See our Case Study from back in 2015 where we helped implement the US Government’s first website to offer consumers the ability to opt out of tracking and to honor the Do Not Track browser setting. This was achieved by using Tealium iQ’s Privacy Manager technology.

tealium privacy widget for

If you are using Google Analytics data to collect UserID/Hashed PII or to assist in behavioral profiling or if you are using other advertising technologies, you’ll need to build an opt-in consent mechanism as well as functionality for your users to opt-out at any point.

Since Google Analytics also records an online/cookie identifier called the GA Client ID, and because this is part of the core functionality of the product, you will likely need to offer the opt-in consent for all EU visitors to the site. This is a point that you’ll want to seek legal counsel on, but if you read the regulation, it specifically mentions that online identifiers (such as the GA Client ID) are considered personal data and thus it would be subject to this regulation. We’ve read other sources that indicate that there would be no need to offer consent if you aren’t collecting User ID or any other pseudonymized data in Google Analytics.

There are requirements as part of GDPR to prove that consent has been given (audit trail). We recommend as part of the explicit action of affirmative consent, that you track/log this in Google Analytics as an event. You may also want to record this in your own database against the Google Analytics Client ID (and User ID if applicable).

Share Your Challenges

These five actionable steps towards Google Analytics GDPR compliance are a great way to help your organization either begin the conversation, or continue your efforts with new ideas that you may have missed. GDPR is a complex regulation and it is imperative that your organization develop the right roadmap towards becoming compliant.

While the focus of this post is Google Analytics, these steps also apply towards other digital analytics and marketing vendors. Each organization is different and there are certainly more that you’ll need to do for compliance, so we’d love to hear about your challenges.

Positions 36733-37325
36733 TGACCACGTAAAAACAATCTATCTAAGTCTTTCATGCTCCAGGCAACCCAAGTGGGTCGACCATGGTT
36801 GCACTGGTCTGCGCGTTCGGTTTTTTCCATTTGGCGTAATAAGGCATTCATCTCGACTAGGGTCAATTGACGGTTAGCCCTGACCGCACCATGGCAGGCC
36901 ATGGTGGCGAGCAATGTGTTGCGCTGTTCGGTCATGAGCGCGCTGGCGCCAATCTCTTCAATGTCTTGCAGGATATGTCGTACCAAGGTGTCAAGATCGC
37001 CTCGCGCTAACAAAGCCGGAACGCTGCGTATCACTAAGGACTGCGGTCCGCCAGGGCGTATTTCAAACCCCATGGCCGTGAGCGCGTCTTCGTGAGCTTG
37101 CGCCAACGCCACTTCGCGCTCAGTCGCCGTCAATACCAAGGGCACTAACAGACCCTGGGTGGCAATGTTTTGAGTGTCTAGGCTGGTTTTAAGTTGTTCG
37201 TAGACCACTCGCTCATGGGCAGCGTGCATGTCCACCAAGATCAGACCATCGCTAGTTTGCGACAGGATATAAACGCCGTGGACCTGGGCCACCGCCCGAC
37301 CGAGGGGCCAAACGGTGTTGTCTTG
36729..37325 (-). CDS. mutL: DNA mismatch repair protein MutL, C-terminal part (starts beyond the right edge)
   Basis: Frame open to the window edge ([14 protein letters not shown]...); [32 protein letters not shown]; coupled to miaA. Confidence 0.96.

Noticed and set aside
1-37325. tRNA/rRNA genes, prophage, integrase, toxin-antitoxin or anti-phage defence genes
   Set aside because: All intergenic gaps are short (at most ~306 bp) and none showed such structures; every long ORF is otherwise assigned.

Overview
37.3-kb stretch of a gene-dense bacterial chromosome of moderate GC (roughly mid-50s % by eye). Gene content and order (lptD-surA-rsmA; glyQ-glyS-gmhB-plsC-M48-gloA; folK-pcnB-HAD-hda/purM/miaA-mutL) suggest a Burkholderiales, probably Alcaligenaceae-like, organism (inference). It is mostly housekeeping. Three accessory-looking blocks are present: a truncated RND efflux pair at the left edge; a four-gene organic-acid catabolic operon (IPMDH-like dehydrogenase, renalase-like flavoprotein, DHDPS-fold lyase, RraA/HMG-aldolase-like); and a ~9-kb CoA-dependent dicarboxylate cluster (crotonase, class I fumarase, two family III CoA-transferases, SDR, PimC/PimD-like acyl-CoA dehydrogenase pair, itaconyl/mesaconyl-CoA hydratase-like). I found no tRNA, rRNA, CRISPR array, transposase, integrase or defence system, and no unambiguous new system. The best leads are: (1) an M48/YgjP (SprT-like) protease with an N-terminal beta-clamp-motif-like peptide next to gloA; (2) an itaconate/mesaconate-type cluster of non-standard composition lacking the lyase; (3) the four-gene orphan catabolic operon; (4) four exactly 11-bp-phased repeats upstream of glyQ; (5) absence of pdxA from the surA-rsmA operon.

Please share your tips, concerns, and questions in our comments section below to continue the conversation around how to progress towards GDPR compliance.

  • Ian Feavearyear

    Do you think this is only for the protection of individuals in their _private_ capacity, such as on a B2C website (an online store, for example), or in their “business capacity” too – e.g. people visiting B2B sites on behalf of their employers in order to assess the quality of products or services their employers are considering purchasing?

    • @ianfeavearyear:disqus Thank you for your comment. The GDPR doesn’t distinguish between this because in reality, everything you do on your web browser/mobile device is from the perspective of an individual.

  • Christopher Mason

    Thanks for the article – one of the clearest summations of the issues (and solutions) I’ve seen! My question relates to point 5, and the likely impact of this on the quantity (and quality) of GA data as a result of the opt-in. Do you think this will result in a resurgence of logfile analysis? Or is Google going to develop a version of GA that does not use cookies and doesn’t include User-based metrics? And then the ultimate irony is that the only way to ‘remember’ that a user has opted out of cookie-setting is by setting a cookie!

    • @disqus_WH6wx8D2Wu:disqus Great question! There’s a few points I’ll address. The ePrivacy Directive, which is still not finalized, may make an exclusion for analytics being exempt from consent if there is no other personal data being sent. I’m not sure when that will be finalized or if things will go that way. It is interesting to read about Snowplow’s and Matomo’s (formerly Piwik) approach to GDPR since you are the owner of the hardware that collects/processes the data — I suggest taking a look at their blog posts that they have on GDPR.

    • I can not see that irony.

      If there is no cookie, there is no approval. Why would your store opt-out in a cookie? You would only store opt-in, as that permission can be used in the future. As soon as the opt-in cookie disappears (or has been removed by the user, as you have to give them the ability to do so) you have to request opt-in again.

      No Cookie irony detected here.

      • Kieran Metcalfe

        The issue is that without a cookie, you can’t distuingush between “I’ve not been asked” and “I’ve said No”.

        That would mean every visit to every page would result in a consent popup, reducing the usability of the site considerably.

        It’s important to note that the consent only applies to ‘non-essential cookies’ anyway – functional cookies pertaining to making the site work are allowed. I’d suggest that a ‘no analytics’ cookie is part of the site functionality.